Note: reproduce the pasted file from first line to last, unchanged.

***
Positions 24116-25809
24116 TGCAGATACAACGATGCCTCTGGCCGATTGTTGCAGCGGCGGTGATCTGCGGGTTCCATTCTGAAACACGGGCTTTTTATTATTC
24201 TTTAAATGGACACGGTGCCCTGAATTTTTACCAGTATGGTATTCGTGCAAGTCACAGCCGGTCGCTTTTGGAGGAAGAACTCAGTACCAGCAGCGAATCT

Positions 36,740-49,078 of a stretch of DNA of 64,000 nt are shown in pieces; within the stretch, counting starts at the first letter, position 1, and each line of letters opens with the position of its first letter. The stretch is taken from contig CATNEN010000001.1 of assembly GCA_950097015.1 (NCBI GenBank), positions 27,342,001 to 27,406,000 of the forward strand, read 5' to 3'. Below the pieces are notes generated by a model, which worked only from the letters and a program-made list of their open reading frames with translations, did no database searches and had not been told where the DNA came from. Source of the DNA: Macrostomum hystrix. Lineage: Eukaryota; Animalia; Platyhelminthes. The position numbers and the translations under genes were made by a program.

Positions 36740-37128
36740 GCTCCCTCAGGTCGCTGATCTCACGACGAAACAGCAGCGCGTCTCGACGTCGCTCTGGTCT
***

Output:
Positions 24116-25809
24116 TGCAGATACAACGATGCCTCTGGCCGATTGTTGCAGCGGCGGTGATCTGCGGGTTCCATTCTGAAACACGGGCTTTTTATTATTC
24201 TTTAAATGGACACGGTGCCCTGAATTTTTACCAGTATGGTATTCGTGCAAGTCACAGCCGGTCGCTTTTGGAGGAAGAACTCAGTACCAGCAGCGAATCT

Positions 36,740-49,078 of a stretch of DNA of 64,000 nt are shown in pieces; within the stretch, counting starts at the first letter, position 1, and each line of letters opens with the position of its first letter. The stretch is taken from contig CATNEN010000001.1 of assembly GCA_950097015.1 (NCBI GenBank), positions 27,342,001 to 27,406,000 of the forward strand, read 5' to 3'. Below the pieces are notes generated by a model, which worked only from the letters and a program-made list of their open reading frames with translations, did no database searches and had not been told where the DNA came from. Source of the DNA: Macrostomum hystrix. Lineage: Eukaryota; Animalia; Platyhelminthes. The position numbers and the translations under genes were made by a program.

Positions 36740-37128
36740 GCTCCCTCAGGTCGCTGATCTCACGACGAAACAGCAGCGCGTCTCGACGTCGCTCTGGTCT